“On one hand, police can be perceived as overly enthusiastic if they pull someone over for exceeding the speed limit, or rolling through a stop sign,” Hassig said. “But they’re just as likely to be criticized when people say ‘Why are people speeding down my street?’ With events in the park, participants want police to cut them a little slack, while neighbors come to the town and say ‘Why did things go later than you promised?'”These conflicts have sharpened because Carbondale is not the small, homogeneous town it used to be. The Latino population, for example, has gone from 7 percent during the 1990 census to 33 percent in 2000.”It’s an enormous rate of change,” Hassig said. “A lot of people have come to Carbondale with what I’ve termed a suburban set of expectations as to the role of town government and the level of services that they expect.”

When Hassig moved to Carbondale in 1991 the town didn’t offer round-the-clock police service. At nighttime, jurisdiction shifted to the Garfield County Sheriff’s Department. Schilling remembers when police could respond to an emergency at “the Harris residence,” for example, without needing an address.These days, many Carbondale residents want both a laid-back police department with a small-town feel, and a quick-response, professional force that provides high levels of security and protection. Is there such thing as both?A concept known as “community policing” may provide the answer. The goal of community policing is that police and the community don’t view each other with an “us versus them” mentality, but work together on more of an equal footing. The concept, at least, seems to match the police department’s written philosophy of “Providing the highest levels of public safety with fairness, consideration and cooperation with our community.”Said Schilling: “The community has to become involved and work with the police department, and police have to work with all facets of town government, like the community and businesses all in concert to solve problems.”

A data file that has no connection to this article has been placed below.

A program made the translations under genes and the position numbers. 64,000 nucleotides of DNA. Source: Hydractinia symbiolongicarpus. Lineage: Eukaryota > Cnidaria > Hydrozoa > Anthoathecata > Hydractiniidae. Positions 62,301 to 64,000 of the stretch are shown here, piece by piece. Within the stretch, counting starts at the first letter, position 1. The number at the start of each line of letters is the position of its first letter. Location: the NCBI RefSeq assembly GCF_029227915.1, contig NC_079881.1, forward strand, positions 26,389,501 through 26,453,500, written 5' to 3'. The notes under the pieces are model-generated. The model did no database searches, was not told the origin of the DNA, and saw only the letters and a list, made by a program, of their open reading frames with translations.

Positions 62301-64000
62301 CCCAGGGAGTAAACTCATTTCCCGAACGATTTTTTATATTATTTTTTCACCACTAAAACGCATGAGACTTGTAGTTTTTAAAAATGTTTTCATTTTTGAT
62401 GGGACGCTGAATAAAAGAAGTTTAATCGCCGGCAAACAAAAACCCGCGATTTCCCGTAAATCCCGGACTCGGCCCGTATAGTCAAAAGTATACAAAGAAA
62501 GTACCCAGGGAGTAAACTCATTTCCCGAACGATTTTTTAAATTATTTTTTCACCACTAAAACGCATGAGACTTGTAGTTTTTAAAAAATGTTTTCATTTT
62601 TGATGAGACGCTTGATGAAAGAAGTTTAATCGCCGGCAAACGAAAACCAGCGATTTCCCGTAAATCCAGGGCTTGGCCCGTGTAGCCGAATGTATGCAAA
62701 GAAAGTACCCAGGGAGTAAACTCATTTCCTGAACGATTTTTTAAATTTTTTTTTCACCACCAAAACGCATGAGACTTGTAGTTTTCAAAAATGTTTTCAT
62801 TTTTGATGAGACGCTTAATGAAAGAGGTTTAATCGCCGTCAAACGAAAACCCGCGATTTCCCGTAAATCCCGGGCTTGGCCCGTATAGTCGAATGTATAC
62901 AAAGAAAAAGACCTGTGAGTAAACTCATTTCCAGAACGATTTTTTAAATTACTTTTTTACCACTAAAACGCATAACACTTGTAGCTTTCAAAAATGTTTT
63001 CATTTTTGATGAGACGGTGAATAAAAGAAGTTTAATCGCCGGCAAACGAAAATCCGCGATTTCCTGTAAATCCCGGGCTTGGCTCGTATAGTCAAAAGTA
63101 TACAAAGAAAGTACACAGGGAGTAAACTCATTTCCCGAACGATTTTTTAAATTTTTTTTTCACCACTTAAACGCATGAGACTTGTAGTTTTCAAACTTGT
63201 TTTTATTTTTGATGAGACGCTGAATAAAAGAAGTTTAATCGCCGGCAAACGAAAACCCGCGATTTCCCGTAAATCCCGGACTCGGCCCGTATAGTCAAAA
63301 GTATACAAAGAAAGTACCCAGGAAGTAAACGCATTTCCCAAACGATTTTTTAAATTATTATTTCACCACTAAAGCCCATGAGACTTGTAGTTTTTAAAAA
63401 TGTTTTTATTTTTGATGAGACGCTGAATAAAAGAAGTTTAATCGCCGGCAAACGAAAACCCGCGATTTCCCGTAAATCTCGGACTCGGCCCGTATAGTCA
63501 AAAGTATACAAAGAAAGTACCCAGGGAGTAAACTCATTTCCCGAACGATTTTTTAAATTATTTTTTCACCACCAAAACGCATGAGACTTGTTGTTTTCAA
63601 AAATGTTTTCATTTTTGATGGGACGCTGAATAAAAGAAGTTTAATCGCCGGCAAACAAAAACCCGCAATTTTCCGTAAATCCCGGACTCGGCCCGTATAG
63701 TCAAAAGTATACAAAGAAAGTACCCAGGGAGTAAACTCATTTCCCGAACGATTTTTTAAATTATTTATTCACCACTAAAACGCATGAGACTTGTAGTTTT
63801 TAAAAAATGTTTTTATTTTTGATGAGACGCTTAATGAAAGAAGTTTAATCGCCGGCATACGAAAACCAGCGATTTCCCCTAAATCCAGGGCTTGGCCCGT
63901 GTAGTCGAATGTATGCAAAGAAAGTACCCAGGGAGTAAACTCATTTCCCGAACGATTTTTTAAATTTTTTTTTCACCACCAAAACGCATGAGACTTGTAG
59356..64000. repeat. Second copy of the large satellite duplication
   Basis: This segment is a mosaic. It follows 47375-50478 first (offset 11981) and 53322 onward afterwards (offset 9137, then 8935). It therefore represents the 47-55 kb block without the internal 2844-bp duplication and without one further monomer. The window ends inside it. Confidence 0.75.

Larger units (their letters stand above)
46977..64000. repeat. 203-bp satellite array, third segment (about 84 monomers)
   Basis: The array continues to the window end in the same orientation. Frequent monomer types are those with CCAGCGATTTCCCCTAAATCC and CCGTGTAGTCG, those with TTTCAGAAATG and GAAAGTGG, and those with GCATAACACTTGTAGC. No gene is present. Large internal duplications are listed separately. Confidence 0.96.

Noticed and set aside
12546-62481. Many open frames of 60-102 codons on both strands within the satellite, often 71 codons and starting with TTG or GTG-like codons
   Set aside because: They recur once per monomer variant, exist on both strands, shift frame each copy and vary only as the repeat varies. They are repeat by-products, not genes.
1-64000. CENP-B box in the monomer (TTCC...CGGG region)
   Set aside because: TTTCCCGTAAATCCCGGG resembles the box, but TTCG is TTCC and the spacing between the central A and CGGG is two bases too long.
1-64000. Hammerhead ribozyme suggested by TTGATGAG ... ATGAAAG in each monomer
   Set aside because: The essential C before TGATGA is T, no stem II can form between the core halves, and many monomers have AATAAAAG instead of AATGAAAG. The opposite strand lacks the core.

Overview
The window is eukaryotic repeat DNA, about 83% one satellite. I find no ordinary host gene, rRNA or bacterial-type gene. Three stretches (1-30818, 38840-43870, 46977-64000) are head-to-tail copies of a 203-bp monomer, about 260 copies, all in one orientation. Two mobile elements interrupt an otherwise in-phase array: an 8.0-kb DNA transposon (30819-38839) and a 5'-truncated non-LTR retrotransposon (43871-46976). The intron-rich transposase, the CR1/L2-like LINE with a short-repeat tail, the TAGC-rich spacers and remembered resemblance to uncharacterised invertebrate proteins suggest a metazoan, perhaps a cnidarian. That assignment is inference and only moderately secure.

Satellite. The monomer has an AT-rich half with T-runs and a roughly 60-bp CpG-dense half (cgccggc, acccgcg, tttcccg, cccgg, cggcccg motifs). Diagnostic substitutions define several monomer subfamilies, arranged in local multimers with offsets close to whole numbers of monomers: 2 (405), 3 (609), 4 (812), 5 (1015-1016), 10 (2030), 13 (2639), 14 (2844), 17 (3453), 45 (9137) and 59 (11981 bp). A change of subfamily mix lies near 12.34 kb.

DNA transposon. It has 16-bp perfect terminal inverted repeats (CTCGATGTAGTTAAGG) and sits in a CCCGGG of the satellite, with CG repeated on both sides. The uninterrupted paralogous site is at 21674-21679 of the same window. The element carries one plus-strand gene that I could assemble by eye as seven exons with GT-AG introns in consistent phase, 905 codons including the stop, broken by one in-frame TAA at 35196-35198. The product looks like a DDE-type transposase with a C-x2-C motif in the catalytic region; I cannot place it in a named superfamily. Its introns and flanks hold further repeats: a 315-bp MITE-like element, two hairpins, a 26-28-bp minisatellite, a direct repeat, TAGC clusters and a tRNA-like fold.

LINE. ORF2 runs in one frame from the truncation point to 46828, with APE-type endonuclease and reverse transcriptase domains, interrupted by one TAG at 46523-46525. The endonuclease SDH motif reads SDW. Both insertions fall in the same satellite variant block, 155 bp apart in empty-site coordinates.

The town’s board of trustees gathered earlier this month to ask Schilling and Town Manager Tom Baker to look into the police department budget, and to consider creating a citizen board to review police training, policies and procedures regarding the use of force. Trustee Scott Chaplin urged the board to consider formally adopting the idea of community policing.”It’s kind of a new issue to me,” Chaplin said, “but in other parts of the country community policing has improved dialogue and trust between police and community.”Some sort of decision about the future of the Carbondale Police Department is on the horizon. It’s something the town government has been looking into for several months, Hassig said, although it might have been made more public by a “rather nasty Republican primary race for district attorney” and a couple of police-related incidents that occurred around Mountain Fair.”The police department is a big part of Carbondale’s budget – it’s 25 percent of the general fund, roughly, so we want to have time to really consider things,” Hassig said. “I don’t think it’s necessarily springing from all that many people complaining to us.”

Schilling said he’s not opposed to change, and that it’s the police department and the town’s job to find out how citizens want to be policed.”Community policing is not a one-way street, and I think we do a lot of that very well now,” he said. “My major goal is to get to where everyone feels happy and safe with the police department.”Naomi Havlen’s e-mail address is nhavlen@aspentimes.com